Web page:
Advice and Opinion

Liability for levies

In sectional title schemes levies are the only source of income and owners are obliged to pay these, but what should be kept in mind by the trustees is that the owner does not become liable for his levy payments when the body corporate approves the budget or decides that it needs to collect money – what is needed is a resolution passed by the trustees stating the amount of the levy to be paid, says Johann le Roux, executive director of Propell.

This resolution is usually passed after the Annual General Meeting, where the budget would have been approved and this is applied to the participation quota or the rule that determines the way the levies are billed, he said.

The participation quota of a section is worked out by dividing the floor area of the section by the total floor area of the sections in the scheme and this is the fairest way of working out the amount each owner pays, he said. Apart from the levy amounts this participation quota also establishes the value of the owner’s vote and the size of the owner’s undivided share in the common property.

The exclusive use areas allocated in the scheme do not have participation quotas attached to them but the owner who has the right to use them does, however, have to cover all costs attributable to those areas.

Once the scheme has been established, said le Roux, it is not likely that the participation quotas will change, because the consent of all the owners negatively affected must first be obtained.

The trustees of the scheme can decide whether the levies need to be paid in one lump sum, but they usually, to make it easier on the owners, split the payments into monthly instalments, which is due on the first day of every month.

Once the levies have been established and a resolution passed to this effect, the owners then become legally obligated to pay them. This is usually the sectional title scheme’s only source of income and if there is another source of income these usually come with tax implications whereas the levies are not taxable.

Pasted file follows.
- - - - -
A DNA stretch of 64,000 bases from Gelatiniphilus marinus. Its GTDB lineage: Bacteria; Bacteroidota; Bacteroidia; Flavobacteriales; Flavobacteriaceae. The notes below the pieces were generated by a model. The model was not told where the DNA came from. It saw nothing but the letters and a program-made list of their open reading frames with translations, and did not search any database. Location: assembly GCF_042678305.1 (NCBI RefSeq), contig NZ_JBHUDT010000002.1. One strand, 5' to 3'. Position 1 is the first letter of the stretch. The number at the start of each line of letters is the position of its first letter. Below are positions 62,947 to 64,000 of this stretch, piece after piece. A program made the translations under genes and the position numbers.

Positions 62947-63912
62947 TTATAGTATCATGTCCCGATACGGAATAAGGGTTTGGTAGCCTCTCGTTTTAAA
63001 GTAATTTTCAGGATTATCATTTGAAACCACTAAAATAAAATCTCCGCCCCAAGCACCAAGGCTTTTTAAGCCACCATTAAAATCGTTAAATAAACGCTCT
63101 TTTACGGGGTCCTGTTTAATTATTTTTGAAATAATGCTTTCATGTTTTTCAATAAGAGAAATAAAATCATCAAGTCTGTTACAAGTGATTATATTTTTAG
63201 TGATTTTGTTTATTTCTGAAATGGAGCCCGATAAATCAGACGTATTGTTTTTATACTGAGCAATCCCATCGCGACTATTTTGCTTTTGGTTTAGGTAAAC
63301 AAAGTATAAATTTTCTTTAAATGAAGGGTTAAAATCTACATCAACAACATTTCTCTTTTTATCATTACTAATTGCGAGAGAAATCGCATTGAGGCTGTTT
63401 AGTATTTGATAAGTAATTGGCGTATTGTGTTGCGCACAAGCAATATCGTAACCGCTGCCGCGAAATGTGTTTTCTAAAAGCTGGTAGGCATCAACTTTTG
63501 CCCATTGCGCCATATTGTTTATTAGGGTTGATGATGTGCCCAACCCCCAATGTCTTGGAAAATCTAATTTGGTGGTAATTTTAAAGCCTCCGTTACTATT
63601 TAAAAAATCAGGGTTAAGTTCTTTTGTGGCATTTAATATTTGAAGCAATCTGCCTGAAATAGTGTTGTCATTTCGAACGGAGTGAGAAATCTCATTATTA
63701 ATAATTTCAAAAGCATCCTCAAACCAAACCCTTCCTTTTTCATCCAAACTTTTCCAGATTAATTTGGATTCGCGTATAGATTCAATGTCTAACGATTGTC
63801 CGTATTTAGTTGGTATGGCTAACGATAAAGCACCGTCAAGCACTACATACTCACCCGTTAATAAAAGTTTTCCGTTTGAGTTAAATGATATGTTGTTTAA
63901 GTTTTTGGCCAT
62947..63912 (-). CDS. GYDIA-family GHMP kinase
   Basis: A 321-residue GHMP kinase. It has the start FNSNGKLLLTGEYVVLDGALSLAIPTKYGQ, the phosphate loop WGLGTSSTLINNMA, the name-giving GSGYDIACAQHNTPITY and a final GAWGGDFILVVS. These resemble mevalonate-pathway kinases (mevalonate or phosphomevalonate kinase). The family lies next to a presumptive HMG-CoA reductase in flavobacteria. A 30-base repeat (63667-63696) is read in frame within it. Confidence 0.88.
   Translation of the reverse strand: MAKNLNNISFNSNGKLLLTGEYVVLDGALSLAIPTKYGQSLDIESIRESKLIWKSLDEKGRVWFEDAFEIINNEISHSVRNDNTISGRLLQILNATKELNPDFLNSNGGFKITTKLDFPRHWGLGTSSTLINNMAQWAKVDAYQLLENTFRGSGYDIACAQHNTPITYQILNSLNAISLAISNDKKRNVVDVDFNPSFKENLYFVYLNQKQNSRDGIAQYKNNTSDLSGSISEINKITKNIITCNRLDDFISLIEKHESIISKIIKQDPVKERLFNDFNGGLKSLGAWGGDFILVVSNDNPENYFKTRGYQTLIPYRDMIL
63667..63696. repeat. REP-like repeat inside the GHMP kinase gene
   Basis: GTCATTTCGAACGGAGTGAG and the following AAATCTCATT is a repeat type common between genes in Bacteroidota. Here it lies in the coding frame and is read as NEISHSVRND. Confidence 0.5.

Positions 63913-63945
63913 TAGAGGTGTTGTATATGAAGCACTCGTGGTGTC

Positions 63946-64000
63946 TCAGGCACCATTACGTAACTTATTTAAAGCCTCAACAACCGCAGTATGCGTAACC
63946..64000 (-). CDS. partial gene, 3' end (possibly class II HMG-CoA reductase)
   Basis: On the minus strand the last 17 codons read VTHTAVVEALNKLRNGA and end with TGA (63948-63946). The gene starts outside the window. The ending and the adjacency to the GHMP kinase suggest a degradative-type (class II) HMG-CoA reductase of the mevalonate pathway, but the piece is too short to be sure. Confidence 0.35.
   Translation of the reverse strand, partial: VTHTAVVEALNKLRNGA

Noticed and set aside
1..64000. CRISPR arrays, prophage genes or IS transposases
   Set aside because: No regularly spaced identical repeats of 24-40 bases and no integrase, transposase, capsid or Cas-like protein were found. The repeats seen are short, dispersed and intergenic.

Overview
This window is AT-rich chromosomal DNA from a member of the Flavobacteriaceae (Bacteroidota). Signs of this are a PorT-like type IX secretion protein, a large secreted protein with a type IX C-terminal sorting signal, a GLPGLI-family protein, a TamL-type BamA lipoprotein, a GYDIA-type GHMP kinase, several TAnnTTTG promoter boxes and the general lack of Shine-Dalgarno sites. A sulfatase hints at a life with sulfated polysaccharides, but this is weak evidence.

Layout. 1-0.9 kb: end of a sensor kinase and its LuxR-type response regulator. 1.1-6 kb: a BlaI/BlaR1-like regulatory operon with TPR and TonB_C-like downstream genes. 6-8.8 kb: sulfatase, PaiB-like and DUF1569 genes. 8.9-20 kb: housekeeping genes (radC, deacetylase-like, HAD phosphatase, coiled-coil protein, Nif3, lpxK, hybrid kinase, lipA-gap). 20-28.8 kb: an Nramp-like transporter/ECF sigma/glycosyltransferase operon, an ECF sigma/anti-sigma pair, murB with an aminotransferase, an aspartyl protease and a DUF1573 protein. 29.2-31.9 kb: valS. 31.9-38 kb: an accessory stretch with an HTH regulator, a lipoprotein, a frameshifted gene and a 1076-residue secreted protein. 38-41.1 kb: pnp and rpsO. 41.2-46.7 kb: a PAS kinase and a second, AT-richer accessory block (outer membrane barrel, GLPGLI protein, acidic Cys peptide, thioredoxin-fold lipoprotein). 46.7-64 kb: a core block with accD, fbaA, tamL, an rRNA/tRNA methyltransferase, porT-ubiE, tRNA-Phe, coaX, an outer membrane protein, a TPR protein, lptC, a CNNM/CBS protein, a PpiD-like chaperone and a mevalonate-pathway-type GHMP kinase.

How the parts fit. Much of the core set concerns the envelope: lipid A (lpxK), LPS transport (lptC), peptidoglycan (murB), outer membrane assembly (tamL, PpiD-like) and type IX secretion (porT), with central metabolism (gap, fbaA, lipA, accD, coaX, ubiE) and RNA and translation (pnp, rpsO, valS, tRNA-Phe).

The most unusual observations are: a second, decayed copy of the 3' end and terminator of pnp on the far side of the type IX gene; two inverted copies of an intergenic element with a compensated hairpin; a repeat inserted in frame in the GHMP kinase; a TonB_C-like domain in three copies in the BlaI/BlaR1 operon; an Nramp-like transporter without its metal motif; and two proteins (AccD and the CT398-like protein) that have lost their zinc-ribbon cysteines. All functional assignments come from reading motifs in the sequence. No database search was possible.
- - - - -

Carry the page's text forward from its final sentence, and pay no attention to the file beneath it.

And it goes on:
If at the end of the financial year, there is a profit for some reason or another, said le Roux, this is usually put into a reserve fund as owners are not entitled to any refunds. The levy funds are not seen as being of a capital nature, so they cannot be redistributed to the owners of the scheme. If this provision was not in the rules of the scheme, he said, the Receiver of Revenue would not see the levy payments as tax exempt.

“The most important aspect of financial stability in any sectional title scheme is ensuring that the monthly cash flow is positive and that the levy collection process is efficient. Whether this is done by a managing agent or the trustees themselves, the principles are the same, regular payments is what is needed and those who do not pay their levies are putting their scheme at risk,” he said.

 


This information is published for general information purposes and is not intended to constitute legal advice. Specialist legal advice should always be sought in relation to any particular situation. Property Wheel will accept no responsibility for any actions taken or not taken on the basis of this publication.

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